But in the end, I stayed. I’m glad that I didn’t escape, because if I did, I would’ve missed out on a precious introspective journey. I didn’t have any vision of rainbow lights, no recollection of any past lives, nor any blissful out-of-body experiences that I can now humbly brag to friends at dinner parties. On some days I had a sense of unprecedented serenity and joy, but on many others, I was simply frantic, horny, and questioning what in the world I was doing.
Looking back, I feel that this trip was one of the best decisions I’ve ever made in my life, but not in the way I’d imagined. It didn’t level me up spiritually (if there even is such a thing), but it did open my door to Buddhism. I discovered it’s more than just intellectual exercises and abstract philosophies — it’s something I can practice and experience directly.
A few months later, I heard that Jetsunma Tenzin Palmo, a Tibetan Buddhist nun, was going to teach in Bir, India. I’d read her book Cave in the Snow and was inspired by how she went from a teenage girl in London’s East End to spending twelve years alone meditating in a cave 13,000 feet up in the Himalayas. I knew I had to meet her.
After a twelve-hour flight followed by another twelve-hour bumpy car ride, I arrived at Deer Park Institute and had the chance to talk to Jetsunma. I asked her, “Why do we often feel hurt in love?” With a smile, she said, “A lot of the time, we think that we are in love with someone, when in fact we are just being attached to that person. Love says, ‘I wish you happiness, with or without me,’ while attachment says, ‘I want you to make me happy.’ Don’t worry, even though we might not know how to love fully yet, we can always aspire to love better.” To this day, I still contemplate on these words.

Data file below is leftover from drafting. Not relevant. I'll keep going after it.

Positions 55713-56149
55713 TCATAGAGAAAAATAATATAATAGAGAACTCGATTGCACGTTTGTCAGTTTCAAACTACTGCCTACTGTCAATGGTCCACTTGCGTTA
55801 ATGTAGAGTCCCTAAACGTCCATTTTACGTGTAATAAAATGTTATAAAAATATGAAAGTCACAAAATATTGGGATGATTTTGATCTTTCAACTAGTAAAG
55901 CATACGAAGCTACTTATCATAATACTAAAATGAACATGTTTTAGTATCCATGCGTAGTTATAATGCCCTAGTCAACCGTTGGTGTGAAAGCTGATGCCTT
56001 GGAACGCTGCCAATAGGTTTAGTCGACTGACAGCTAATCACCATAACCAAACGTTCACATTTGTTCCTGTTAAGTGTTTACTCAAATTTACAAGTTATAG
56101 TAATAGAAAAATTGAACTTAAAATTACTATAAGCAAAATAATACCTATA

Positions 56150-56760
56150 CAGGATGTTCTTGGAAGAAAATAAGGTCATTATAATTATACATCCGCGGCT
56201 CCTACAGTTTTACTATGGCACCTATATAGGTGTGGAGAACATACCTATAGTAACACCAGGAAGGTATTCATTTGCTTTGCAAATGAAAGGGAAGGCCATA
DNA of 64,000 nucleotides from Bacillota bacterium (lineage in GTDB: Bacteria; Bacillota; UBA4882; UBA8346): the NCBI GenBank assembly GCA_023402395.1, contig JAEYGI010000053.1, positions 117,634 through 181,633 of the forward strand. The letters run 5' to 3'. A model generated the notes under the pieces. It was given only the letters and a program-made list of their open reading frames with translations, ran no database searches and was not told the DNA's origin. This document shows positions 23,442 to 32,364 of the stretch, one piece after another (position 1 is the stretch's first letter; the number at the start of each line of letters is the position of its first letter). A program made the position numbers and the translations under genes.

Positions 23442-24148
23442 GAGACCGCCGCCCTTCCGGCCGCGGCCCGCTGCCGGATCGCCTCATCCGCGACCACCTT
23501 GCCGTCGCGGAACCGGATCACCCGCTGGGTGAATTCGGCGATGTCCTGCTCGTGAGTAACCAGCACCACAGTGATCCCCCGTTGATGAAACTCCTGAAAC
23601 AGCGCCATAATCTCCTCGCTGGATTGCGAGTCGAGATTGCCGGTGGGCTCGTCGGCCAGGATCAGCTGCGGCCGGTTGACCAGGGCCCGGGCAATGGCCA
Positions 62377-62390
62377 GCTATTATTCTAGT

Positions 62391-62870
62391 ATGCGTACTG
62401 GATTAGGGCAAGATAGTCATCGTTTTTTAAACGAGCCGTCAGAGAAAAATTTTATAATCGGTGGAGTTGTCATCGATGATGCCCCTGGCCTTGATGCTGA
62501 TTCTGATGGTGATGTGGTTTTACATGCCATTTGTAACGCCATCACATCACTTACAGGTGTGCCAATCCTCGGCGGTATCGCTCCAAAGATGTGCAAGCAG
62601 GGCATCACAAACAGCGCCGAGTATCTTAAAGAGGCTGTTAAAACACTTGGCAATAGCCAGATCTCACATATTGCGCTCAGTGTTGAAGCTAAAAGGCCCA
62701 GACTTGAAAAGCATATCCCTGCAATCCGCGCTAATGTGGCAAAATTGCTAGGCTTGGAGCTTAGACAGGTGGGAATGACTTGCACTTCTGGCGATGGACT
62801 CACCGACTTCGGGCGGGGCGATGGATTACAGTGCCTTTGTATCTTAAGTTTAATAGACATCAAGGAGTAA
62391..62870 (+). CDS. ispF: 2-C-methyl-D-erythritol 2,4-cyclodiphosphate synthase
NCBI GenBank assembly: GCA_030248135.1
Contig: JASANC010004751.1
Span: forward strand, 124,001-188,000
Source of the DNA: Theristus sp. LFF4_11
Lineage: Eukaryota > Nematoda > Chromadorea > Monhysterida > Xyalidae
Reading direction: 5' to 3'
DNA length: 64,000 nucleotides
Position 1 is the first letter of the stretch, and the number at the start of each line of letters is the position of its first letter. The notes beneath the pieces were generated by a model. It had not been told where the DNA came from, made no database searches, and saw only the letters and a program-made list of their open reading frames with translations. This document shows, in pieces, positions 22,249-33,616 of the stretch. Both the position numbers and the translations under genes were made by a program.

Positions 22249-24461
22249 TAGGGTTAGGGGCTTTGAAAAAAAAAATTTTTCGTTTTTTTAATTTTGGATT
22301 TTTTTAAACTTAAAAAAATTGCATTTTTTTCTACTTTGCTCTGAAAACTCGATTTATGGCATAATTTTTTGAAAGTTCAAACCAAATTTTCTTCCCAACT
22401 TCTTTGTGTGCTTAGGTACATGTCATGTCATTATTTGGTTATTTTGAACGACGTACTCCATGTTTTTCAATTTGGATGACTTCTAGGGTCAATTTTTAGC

I learned from that trip that there is no separation between spiritual life and mundane life. The best place to put spiritual learning into practice is in the everyday grind. What is the use of being tranquil on a mountain top if we lose our shit the moment we are in the trenches? I relocated back to Taipei, found a job, and threw myself back into the 9-to-5 hustle. I realized I didn’t need to be wandering around in Kathmandu in colorful clothes and strings of crystal beads to prove myself as a Buddhist.
So what does it mean to be a Buddhist? In a nutshell, the Buddhist path can be encapsulated by the Buddha’s teachings of the Four Seals, or four characteristics:
1. All compounded things are impermanent.
2. All emotions are painful.
3. All phenomena lack inherent existence.
4. Nirvana is beyond extremes.
As Dzongsar Khyentse Rinpoche writes in his book What Makes You Not A Buddhist, as long as we agree with these four seals, we can call ourselves Buddhist. We may not want to identify as one, but we are already walking the same path as Buddhism.
The Buddha’s teachings are not only modern, but avant-garde. They are as applicable to my life in 2022 — one that is continually bombarded with phone notifications, interpersonal demands, seemingly endless Covid despairs, and new metaverse trends — as they were 2,500 years ago.
In the teaching of the Eight Worldly Dharmas, there are eight worldly concerns that make us weak: hoping to be praised and fearing to be criticized, hoping to gain and fearing to lose, hoping to be happy and fearing to be unhappy, and hoping to be famous and fearing to be ignored. Buddha tells us that whenever we fall into any one of these traps, suffering will ensue.